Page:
Trying to wire my rear speakers in a new place

tinpanalley

Golden Member
Jul 13, 2011
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I've got to get two 6 Ohm rear speakers wired for my 5.1 system 40ft and 25ft from the receiver. Does it matter much what gauge wire I use? I have 16gauge from a previous installation in another home before we bought our current apartment. Is that overkill? What are the factors/calculations needed to figure this out? I've always wanted to properly learn about how power controls speakers.

Thanks for any help!
 

WilliamM2

Platinum Member
Jun 14, 2012
2,371
479
136
I've got to get two 6 Ohm rear speakers wired for my 5.1 system 40ft and 25ft from the receiver. Does it matter much what gauge wire I use? I have 16gauge from a previous installation in another home before we bought our current apartment. Is that overkill? What are the factors/calculations needed to figure this out? I've always wanted to properly learn about how power controls speakers.

Thanks for any help!

Not overkill, in fact you should probably use 14 gauge. But 16 should still work fine. Hopefully you are running it in the wall so it looks professional.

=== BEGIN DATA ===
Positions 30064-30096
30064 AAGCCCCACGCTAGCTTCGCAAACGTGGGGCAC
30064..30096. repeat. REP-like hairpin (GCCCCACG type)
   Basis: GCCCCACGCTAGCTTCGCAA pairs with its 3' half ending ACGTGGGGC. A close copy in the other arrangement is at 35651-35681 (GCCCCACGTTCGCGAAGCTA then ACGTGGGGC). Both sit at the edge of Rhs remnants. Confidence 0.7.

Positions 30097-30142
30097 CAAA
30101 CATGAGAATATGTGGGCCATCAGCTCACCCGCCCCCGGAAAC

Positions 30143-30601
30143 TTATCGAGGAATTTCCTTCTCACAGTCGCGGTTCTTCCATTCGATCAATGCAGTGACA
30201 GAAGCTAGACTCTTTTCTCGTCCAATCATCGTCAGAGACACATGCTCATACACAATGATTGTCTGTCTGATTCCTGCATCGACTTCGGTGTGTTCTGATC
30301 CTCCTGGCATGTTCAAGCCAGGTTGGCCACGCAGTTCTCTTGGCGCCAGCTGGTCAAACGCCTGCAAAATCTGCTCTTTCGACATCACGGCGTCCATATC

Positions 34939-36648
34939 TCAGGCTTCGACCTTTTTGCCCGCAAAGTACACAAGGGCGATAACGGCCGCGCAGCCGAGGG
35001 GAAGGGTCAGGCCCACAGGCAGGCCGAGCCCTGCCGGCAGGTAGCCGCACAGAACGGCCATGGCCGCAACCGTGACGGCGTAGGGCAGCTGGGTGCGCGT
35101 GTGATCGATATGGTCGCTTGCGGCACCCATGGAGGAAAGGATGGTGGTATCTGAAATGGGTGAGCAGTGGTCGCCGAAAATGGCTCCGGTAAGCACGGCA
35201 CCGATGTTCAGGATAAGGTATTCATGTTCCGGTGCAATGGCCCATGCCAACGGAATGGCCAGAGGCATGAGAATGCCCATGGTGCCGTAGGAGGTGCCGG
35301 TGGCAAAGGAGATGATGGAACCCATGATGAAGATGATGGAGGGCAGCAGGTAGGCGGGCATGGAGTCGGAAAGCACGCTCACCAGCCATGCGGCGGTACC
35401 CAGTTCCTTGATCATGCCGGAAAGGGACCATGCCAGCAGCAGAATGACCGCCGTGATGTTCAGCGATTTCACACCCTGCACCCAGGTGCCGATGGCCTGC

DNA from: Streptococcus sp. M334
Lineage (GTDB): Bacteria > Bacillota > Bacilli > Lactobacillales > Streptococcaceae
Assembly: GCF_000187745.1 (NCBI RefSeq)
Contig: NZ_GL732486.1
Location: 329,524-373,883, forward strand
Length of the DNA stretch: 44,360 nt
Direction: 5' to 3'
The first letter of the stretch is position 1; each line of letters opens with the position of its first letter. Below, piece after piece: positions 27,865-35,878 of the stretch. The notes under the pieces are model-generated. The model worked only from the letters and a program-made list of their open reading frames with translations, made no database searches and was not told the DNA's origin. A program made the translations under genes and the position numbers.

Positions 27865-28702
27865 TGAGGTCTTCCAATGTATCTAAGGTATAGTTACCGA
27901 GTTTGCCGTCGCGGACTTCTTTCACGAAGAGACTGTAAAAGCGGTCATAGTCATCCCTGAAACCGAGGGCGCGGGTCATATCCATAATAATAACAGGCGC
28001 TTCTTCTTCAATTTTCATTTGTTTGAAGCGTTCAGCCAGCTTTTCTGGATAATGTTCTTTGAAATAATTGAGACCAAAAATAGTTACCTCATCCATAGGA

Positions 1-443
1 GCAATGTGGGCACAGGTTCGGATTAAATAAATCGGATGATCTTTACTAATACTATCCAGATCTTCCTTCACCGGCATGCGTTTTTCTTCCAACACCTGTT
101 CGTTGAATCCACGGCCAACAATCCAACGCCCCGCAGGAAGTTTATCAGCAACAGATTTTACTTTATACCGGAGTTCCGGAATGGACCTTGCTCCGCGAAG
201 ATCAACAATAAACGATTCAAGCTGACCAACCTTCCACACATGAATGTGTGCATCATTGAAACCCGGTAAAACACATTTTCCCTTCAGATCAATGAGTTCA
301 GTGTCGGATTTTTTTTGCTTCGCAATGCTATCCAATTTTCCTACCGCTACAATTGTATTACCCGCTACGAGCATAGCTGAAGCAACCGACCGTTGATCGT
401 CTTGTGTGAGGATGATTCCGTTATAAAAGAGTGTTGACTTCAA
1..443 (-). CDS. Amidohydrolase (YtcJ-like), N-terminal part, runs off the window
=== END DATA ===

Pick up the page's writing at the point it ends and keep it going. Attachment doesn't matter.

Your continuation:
Check the first chart:


And if you are running it in the wall, it should also be in-wall rated. Although I wired my rear speakers 30 years ago with non in-wall rated wire, and I sleep fine at night.
 

Thump553

Lifer
Jun 2, 2000
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I had no idea there was such a thing as in-wall rated wire. I put a pair of in-wall speakers in the kitchen 30+ years ago. I used regular lamp cord from Home Depot (I think they called it speaker wire because the jacket is clear). The run is kind of round about, I bet it is fifty feet or more. Again no issues.

Speaker wire carries very little power compared to regular household electrical wiring, right?
 

WilliamM2

Platinum Member
Jun 14, 2012
2,371
479
136
I had no idea there was such a thing as in-wall rated wire. I put a pair of in-wall speakers in the kitchen 30+ years ago. I used regular lamp cord from Home Depot (I think they called it speaker wire because the jacket is clear). The run is kind of round about, I bet it is fifty feet or more. Again no issues.

Speaker wire carries very little power compared to regular household electrical wiring, right?
It isn't for power. The jacket is rated to NOT catch fire if the house burns, spreading the fire, and also creating noxious fumes.
It's like plenum rated network cables.

When I built my garage I ran speaker wire from one of the amps in the main system. In that case I used in-wall wire, because it had to be inspected.

I could have changed my surround wires in about 1/2 an hour, but why? If my walls are on fire, I think noxious fumes are the least of my issues. :)
 
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